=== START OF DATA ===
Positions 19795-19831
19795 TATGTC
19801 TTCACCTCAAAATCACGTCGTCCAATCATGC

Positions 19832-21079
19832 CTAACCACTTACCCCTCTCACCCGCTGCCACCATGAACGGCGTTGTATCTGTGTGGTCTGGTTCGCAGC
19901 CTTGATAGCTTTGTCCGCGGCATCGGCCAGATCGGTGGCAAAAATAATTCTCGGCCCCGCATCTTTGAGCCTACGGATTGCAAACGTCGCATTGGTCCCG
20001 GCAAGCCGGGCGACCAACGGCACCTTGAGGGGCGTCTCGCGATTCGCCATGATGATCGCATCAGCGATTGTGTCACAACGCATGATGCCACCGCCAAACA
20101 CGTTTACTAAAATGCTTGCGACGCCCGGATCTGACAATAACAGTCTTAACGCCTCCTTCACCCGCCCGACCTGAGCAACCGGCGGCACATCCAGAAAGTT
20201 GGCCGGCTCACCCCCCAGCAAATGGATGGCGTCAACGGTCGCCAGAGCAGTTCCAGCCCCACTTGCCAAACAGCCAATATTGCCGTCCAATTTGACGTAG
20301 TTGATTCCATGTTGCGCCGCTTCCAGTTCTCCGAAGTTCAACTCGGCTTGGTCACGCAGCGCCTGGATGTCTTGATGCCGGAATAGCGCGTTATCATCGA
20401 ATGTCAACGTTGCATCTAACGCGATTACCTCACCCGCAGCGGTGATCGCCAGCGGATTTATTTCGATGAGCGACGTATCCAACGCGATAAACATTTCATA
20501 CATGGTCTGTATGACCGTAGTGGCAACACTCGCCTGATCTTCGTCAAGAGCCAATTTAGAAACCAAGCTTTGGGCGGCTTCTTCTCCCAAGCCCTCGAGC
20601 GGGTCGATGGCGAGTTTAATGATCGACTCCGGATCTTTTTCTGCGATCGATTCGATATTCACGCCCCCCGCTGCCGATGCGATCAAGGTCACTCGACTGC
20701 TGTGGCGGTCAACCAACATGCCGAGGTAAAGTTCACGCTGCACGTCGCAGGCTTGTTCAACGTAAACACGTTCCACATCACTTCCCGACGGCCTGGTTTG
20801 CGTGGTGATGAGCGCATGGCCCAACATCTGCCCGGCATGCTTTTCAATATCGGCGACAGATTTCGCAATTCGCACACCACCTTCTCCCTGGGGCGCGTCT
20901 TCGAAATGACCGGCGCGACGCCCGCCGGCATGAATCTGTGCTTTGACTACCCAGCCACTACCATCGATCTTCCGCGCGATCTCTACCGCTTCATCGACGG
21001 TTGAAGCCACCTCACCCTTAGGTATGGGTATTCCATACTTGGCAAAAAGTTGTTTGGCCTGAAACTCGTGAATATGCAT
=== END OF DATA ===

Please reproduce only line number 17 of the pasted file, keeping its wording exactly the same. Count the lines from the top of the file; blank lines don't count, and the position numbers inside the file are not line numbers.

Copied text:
21001 TTGAAGCCACCTCACCCTTAGGTATGGGTATTCCATACTTGGCAAAAAGTTGTTTGGCCTGAAACTCGTGAATATGCAT